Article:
The price of the average second-hand three-bed semi in County Carlow has risen by 3.3% to €188,500 in the last three months, according to a national survey by Real Estate Alliance.

Across the county, the average time taken to sell has dropped from four weeks to three, the REA Average House Price Index shows.

Prices in Carlow town have risen 3.6% to €202,000, with time to sell dropping to three weeks this quarter.

“The market is currently very strong, and we are seeing multiple bidders on every property coming in,” said Harry Sothern, REA Sothern, Carlow town.

“It is important on our end that we ensure the buyers are fully committed to follow through. We have converted a number of our sales to auction when we have a significant amount of bidders, so the process is more transparent for those involved.”

Tullow prices this quarter have risen by 3% to €175,000 with time taken to sell steady at four weeks.

“We are seeing very little stock for sale at present, and this is creating good demand for any houses that come to the market,” said John Dawson of REA Dawson, Tullow.

“Good quality starter homes are selling quickly, and a small number of new developments are now under construction, which may lead to more supply later in 2021.”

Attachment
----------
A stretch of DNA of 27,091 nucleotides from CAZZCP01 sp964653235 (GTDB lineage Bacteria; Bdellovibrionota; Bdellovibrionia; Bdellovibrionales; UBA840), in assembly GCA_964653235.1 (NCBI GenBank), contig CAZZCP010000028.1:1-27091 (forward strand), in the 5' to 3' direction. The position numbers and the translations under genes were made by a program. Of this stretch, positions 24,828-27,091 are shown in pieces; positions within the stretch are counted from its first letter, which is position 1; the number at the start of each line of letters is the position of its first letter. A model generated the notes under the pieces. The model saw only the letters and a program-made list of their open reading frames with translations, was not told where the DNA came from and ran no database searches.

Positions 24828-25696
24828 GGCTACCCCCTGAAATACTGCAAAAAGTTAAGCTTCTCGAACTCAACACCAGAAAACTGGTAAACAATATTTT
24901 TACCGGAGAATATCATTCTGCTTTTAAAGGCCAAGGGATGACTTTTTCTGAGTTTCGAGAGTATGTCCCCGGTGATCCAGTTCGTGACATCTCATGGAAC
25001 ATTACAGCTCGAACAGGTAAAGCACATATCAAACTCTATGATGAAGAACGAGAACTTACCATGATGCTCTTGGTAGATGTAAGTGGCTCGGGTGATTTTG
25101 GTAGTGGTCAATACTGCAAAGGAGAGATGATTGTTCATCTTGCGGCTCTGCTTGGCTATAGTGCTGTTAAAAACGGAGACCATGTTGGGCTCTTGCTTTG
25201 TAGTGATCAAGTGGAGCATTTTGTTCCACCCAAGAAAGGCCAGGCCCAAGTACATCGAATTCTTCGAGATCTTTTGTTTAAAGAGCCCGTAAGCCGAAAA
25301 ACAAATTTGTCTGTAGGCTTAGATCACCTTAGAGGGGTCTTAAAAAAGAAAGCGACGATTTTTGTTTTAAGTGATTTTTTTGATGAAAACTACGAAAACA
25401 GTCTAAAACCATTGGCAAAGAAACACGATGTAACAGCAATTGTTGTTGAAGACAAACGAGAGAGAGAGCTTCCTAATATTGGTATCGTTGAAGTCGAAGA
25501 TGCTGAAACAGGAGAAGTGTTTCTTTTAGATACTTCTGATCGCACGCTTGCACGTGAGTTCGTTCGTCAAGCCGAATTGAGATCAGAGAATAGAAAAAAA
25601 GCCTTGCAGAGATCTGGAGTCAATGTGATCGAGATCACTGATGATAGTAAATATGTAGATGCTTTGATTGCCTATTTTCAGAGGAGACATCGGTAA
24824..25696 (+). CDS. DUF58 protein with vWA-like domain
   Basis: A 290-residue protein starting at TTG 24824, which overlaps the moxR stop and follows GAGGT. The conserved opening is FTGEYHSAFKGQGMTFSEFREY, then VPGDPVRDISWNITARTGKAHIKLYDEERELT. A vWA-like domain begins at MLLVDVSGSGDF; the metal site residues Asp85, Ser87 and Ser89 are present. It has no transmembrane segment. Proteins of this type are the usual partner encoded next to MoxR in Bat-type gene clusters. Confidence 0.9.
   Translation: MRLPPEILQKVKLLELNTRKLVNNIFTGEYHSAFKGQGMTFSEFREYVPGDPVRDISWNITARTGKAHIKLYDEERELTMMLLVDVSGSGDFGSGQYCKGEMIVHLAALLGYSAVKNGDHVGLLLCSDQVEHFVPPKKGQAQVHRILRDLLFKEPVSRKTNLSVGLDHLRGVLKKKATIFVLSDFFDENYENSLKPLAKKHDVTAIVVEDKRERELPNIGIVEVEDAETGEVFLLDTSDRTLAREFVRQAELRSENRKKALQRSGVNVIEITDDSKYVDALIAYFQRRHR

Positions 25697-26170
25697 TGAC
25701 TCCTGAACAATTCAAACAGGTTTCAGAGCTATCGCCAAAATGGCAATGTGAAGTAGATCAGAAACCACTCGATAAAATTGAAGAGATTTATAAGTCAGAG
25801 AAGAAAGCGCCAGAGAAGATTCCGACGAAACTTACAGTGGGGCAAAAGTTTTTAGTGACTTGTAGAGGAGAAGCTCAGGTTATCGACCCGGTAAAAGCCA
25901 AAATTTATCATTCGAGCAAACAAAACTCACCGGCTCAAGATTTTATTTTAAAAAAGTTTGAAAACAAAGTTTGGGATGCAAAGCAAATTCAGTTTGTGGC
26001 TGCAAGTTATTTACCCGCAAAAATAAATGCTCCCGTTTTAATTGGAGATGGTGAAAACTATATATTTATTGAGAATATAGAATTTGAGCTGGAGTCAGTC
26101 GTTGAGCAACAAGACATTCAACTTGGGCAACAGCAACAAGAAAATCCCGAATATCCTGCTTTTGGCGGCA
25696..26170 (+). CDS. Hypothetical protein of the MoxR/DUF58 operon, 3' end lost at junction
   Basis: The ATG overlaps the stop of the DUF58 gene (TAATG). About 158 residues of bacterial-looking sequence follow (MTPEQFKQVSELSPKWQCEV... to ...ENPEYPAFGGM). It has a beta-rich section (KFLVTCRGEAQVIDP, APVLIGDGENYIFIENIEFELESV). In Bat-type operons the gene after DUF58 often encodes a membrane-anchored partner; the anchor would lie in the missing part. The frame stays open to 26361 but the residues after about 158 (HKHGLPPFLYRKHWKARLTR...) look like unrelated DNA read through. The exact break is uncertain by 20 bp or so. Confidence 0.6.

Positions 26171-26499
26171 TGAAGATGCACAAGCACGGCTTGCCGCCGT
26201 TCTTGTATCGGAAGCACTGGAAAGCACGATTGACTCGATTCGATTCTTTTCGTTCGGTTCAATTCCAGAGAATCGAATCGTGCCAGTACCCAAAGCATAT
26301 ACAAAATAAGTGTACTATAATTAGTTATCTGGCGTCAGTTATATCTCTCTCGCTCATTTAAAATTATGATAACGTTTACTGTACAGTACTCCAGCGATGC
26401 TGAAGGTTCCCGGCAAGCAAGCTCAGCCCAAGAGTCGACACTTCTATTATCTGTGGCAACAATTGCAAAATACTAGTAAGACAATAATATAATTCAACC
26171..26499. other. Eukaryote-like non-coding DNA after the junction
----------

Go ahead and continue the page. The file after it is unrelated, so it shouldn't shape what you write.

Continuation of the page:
Average house prices have risen by almost €1,000 per week nationwide since the end of March, the REA Average House Price Survey has found.

The survey concentrates on the actual sale price of Ireland's typical stock home, the three-bed semi, giving an accurate picture of the second-hand property market in towns and cities countrywide.

Fuelled by pent-up demand and the return of physical viewing, the marketplace is also seeing the lowest supply and the shortest time taken to sell in recent history.

And as multiple buyers bid for scarce supplies, the average three bed semi is now reaching sale agreed after just four weeks on the market across the country – less than half the ten-week average this time last year.

The price of a three-bedroomed semi-detached house across the country rose by €10,000 over the past three months to €253,685 – representing an annual increase of 8%.

The biggest rises in Q2 came in commuter counties and the country’s large towns as buyers continue to move out further from the city in preparation for long-term hybrid working situations.

In Dublin city, house prices rose by €1,500 per week in Q2, increasing from €438,500 in March to a present rate of €456,667.

Cork, Limerick, Galway and Waterford cities shared a combined increase of 3.5% in the past 12 weeks with prices rising by €10,000 to an average of €275,000.

Three bed semis in commuter counties rose 4.33% by over €11,000 in the past three months to an average of €270,111 – with the average home selling in just three weeks, down from a high of 11 weeks a year ago.

As the flight to rural locations continues, prices in the rest of the country’s towns rose by over 4.6% in Q2 to €176,690.